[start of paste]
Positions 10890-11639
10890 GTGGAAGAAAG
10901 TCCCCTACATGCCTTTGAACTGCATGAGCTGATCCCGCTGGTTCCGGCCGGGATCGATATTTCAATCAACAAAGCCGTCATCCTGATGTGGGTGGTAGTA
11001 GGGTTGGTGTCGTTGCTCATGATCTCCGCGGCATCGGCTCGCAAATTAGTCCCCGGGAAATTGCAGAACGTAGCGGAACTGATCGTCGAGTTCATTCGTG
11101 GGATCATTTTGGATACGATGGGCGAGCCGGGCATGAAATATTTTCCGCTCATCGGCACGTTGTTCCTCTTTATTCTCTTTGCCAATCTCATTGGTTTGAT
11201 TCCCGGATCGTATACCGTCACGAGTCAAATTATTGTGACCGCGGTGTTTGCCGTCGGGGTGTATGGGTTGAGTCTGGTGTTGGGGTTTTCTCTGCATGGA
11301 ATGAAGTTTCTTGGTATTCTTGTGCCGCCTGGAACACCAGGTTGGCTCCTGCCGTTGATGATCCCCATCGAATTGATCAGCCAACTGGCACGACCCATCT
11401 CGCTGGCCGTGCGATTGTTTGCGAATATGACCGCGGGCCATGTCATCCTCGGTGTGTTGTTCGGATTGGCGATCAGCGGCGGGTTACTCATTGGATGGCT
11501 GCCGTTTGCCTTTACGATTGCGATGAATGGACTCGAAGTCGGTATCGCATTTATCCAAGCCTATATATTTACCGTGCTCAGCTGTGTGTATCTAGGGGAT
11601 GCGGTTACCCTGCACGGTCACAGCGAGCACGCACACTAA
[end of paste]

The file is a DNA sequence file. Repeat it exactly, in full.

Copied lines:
Positions 10890-11639
10890 GTGGAAGAAAG
10901 TCCCCTACATGCCTTTGAACTGCATGAGCTGATCCCGCTGGTTCCGGCCGGGATCGATATTTCAATCAACAAAGCCGTCATCCTGATGTGGGTGGTAGTA
11001 GGGTTGGTGTCGTTGCTCATGATCTCCGCGGCATCGGCTCGCAAATTAGTCCCCGGGAAATTGCAGAACGTAGCGGAACTGATCGTCGAGTTCATTCGTG
11101 GGATCATTTTGGATACGATGGGCGAGCCGGGCATGAAATATTTTCCGCTCATCGGCACGTTGTTCCTCTTTATTCTCTTTGCCAATCTCATTGGTTTGAT
11201 TCCCGGATCGTATACCGTCACGAGTCAAATTATTGTGACCGCGGTGTTTGCCGTCGGGGTGTATGGGTTGAGTCTGGTGTTGGGGTTTTCTCTGCATGGA
11301 ATGAAGTTTCTTGGTATTCTTGTGCCGCCTGGAACACCAGGTTGGCTCCTGCCGTTGATGATCCCCATCGAATTGATCAGCCAACTGGCACGACCCATCT
11401 CGCTGGCCGTGCGATTGTTTGCGAATATGACCGCGGGCCATGTCATCCTCGGTGTGTTGTTCGGATTGGCGATCAGCGGCGGGTTACTCATTGGATGGCT
11501 GCCGTTTGCCTTTACGATTGCGATGAATGGACTCGAAGTCGGTATCGCATTTATCCAAGCCTATATATTTACCGTGCTCAGCTGTGTGTATCTAGGGGAT
11601 GCGGTTACCCTGCACGGTCACAGCGAGCACGCACACTAA